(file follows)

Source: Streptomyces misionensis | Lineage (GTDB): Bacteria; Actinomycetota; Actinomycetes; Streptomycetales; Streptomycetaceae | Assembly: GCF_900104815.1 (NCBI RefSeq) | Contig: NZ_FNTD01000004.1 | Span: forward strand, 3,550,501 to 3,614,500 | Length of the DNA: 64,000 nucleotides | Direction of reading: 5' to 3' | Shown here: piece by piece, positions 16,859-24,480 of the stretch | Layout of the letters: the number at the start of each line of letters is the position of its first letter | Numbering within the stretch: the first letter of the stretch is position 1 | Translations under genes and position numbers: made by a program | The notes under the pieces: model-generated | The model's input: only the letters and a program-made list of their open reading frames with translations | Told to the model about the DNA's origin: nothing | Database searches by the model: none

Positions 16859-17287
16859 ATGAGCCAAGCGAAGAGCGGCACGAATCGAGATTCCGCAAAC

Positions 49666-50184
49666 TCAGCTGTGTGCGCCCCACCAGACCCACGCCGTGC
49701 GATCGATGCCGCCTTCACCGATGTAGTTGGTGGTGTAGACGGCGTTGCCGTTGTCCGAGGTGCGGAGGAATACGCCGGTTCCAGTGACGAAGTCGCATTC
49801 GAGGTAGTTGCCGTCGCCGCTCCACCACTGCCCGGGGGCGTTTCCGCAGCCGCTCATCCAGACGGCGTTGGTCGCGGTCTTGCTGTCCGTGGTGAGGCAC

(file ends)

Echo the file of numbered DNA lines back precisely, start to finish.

Source: Streptomyces misionensis | Lineage (GTDB): Bacteria; Actinomycetota; Actinomycetes; Streptomycetales; Streptomycetaceae | Assembly: GCF_900104815.1 (NCBI RefSeq) | Contig: NZ_FNTD01000004.1 | Span: forward strand, 3,550,501 to 3,614,500 | Length of the DNA: 64,000 nucleotides | Direction of reading: 5' to 3' | Shown here: piece by piece, positions 16,859-24,480 of the stretch | Layout of the letters: the number at the start of each line of letters is the position of its first letter | Numbering within the stretch: the first letter of the stretch is position 1 | Translations under genes and position numbers: made by a program | The notes under the pieces: model-generated | The model's input: only the letters and a program-made list of their open reading frames with translations | Told to the model about the DNA's origin: nothing | Database searches by the model: none

Positions 16859-17287
16859 ATGAGCCAAGCGAAGAGCGGCACGAATCGAGATTCCGCAAAC

Positions 49666-50184
49666 TCAGCTGTGTGCGCCCCACCAGACCCACGCCGTGC
49701 GATCGATGCCGCCTTCACCGATGTAGTTGGTGGTGTAGACGGCGTTGCCGTTGTCCGAGGTGCGGAGGAATACGCCGGTTCCAGTGACGAAGTCGCATTC
49801 GAGGTAGTTGCCGTCGCCGCTCCACCACTGCCCGGGGGCGTTTCCGCAGCCGCTCATCCAGACGGCGTTGGTCGCGGTCTTGCTGTCCGTGGTGAGGCAC